Me neither, and it sounded crazy but I loved it! 🙂
Very unusual, but as I would always add honey or sugar to my dressing, it makes sense. Pinning!
Yes, indeed, and I love sharp and sweet combinations, but it does sound weird when you first hear of it. But it make sense and definitely works! 🙂
I’ve tried this. Eating it as I type. It is indeed delicious!
Very glad you like!
After reading your post in Wildfood I was all set to come here guns blazing and saying that coleslaw isn’t about carrot, but I guess just one titchy carrot in a sea of red and white cabbage is just about OK. (After all “cole” means cabbage). I’m sensitive about it because here in France, the stupermarkups insist on selling as coleslaw a product using more carrot than cabbage. GRRR.
Yes, the word coleslaw originates from Dutch cabbage salad, but dishes evolve and I think if you ask 100 people in the UK (and I’m sure in a few other countries too), the majority would see coleslaw as a dish that usually includes carrot alongside the cabbage. I’d say carrot versions have become much more common than cabbage-only versions…
I have tried cabbage-only coleslaws but find them a little lacking, as I think the addition of carrot brings a sweetness and different texture that is just wonderful!
*everything* should include carrot. Except perhaps strawberries and cream.
♥ ♥ ♥ ♥ ♥ ♥ ♥ ♥
(Oh, I’m not against a bit of carrot in a coleslaw, anymore than I’m against some onion or even something like raisins. I agree about it being a bit “fade” as the French say, without something like that.
It’s when there’s more carrot than cabbage that I get twitchy.
Jane, I feel the same about cream and butter.
Yes, more carrot than cabbage seems unnecessary! 🙂
Tried it today and added red onion. Took a little getting used to the sweetness but with food (we tried chicken burgers) it was really good. Less like a traditional coleslaw and more really good burger topping. Thanks Kav x and carrot is a must. Adds requisite sweetness
So pleased you like it, both the paprika and balance of the dressing. And another carrot in coleslaw fan… shocker, you being Dutch and all! 😉
My take: coleslaw shouldn’t exist at all.
Why take perfectly decent vegetables and smother them in mayonnaise?
(Two riders: I mentioned this strong opinion to Kavey on twitter and she told me to leave a comment. Also, my mother’s American, so the coleslaw I’m used to is German-style onion and cabbage in vinagrette. [I don’t like that either.])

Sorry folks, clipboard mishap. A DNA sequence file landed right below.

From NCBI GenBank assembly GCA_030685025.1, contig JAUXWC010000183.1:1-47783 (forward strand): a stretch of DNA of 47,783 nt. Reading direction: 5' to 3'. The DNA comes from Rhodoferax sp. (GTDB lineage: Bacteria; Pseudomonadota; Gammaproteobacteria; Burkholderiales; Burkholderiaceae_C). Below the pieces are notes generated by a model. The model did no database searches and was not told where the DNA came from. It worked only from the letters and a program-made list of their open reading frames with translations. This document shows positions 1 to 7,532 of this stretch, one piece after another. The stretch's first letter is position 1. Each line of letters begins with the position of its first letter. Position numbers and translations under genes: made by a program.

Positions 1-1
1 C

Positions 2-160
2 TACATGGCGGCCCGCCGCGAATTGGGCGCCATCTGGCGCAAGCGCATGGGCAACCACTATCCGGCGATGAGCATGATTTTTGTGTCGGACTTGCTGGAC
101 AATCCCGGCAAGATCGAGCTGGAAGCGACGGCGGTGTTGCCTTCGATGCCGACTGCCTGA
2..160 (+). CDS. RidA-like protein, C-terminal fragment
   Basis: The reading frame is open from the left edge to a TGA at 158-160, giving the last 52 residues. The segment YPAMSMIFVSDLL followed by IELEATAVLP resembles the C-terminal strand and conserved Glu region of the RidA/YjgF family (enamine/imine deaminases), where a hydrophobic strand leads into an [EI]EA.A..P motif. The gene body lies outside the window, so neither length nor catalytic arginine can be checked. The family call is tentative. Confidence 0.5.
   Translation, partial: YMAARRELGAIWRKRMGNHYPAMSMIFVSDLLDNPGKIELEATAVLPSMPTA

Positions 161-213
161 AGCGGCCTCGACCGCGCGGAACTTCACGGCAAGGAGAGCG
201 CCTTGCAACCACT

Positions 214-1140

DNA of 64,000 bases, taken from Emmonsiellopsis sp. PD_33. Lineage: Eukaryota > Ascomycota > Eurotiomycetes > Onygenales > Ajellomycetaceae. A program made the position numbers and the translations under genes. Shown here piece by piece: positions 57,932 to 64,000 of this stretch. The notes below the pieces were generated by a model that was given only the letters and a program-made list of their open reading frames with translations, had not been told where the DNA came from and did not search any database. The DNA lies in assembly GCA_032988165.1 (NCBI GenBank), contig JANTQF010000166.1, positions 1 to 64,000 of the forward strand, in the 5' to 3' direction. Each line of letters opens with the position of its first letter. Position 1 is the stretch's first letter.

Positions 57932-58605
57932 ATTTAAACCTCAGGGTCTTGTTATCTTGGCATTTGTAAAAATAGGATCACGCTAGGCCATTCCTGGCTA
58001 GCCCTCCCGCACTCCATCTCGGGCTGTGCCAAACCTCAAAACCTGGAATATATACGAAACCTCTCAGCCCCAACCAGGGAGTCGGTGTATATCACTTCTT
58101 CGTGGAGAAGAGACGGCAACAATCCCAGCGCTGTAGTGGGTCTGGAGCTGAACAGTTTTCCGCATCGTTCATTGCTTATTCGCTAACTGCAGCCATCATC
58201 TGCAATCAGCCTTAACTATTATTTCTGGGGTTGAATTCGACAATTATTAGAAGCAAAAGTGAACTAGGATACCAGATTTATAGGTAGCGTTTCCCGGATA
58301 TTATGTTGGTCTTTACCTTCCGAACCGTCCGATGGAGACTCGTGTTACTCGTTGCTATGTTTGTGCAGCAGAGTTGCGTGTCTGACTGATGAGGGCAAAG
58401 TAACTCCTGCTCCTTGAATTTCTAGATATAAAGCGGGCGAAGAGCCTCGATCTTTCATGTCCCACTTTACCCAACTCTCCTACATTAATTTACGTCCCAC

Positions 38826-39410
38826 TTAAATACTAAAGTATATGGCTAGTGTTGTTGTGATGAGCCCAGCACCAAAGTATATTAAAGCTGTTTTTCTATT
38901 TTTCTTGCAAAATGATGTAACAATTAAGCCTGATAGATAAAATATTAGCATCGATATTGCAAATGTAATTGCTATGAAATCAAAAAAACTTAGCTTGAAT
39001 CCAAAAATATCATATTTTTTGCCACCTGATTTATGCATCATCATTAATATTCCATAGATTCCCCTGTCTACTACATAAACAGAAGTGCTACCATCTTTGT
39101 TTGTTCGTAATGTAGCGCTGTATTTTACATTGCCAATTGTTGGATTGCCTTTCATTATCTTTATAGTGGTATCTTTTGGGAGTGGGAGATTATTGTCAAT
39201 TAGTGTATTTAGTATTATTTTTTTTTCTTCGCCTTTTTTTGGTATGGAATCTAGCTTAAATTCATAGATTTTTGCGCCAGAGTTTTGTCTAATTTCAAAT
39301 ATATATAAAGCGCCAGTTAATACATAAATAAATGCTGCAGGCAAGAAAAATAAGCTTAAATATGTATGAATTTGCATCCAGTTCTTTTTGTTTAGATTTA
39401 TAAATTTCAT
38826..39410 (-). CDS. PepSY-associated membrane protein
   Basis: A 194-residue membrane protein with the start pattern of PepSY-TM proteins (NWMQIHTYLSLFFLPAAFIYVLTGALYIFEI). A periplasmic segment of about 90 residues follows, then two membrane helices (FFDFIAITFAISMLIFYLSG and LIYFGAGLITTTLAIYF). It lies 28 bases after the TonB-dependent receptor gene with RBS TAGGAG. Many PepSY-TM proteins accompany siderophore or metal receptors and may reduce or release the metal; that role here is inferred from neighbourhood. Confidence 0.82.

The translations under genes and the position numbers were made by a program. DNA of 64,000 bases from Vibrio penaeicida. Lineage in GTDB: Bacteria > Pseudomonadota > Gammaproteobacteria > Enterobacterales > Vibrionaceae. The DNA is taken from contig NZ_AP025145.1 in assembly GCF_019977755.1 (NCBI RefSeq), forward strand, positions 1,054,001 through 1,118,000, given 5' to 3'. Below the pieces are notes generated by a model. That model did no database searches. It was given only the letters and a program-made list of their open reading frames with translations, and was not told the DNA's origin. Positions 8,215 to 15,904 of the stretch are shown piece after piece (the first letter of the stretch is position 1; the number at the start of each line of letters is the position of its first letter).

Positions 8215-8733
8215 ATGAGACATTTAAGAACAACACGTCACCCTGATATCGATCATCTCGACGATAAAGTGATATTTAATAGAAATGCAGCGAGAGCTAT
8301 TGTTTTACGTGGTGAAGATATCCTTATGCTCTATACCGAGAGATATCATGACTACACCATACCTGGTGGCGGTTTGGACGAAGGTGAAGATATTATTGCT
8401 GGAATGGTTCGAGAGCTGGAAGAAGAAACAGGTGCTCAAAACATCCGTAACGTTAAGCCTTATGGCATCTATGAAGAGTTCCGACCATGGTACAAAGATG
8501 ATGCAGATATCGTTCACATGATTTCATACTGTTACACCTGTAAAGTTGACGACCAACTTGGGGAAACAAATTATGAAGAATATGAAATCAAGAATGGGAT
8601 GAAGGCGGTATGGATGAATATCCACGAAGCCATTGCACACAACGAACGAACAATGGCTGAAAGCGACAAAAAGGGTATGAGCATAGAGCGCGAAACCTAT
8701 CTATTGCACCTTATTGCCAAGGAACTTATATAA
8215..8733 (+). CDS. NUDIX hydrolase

Your comment on twitter made me giggle! ! Cabbage and onion is closer to Dutch original but… I adore the sweet earthiness of carrot! 🙂
If dishes never changed and no variation was ever allowed, what would be the fun in cooking and recipe creation? It wouldn’t exist and neither would us food bloggers. As a food blogger with a Masters degree in applied linguistics, I’d say it’s all just a matter of semantics and as languages change and words are adopted into different languages, even if a word is the same word in another language, it doesn’t mean the meaning is the same.
Yes I agree! Evolution and diversion are totally normal… so dishes that naturally change make sense. I think where I dislike incorrect naming is where a restaurant just grab a name they like and apply it to completely different dish, which means you have no idea what you’ll get!
Thanks for this Kavey! I decided to make this for my Eurovision BBQ last weekend and it was a huge hit. I used evaporated rather than condensed milk (what I could find) and upped the paprika slightly, but the tangy/sweet/spicy/smokey was a really nice combination with the crunchy vegetables. Definitely a keeper in my recipe box.
So pleased you liked it and hope your Eurovision party was lots of fun!
Interesting alternatives but I do like to add nutmeg and pepper to mine. These tend to be obvious by their absence in most alternatives I’ve tried – somehow they work very well together to add the subtle kick needed. I’d be interested in your feedback!
I shall have to try… and you must try the base I’ve suggested but with your nutmeg and pepper instead of paprika?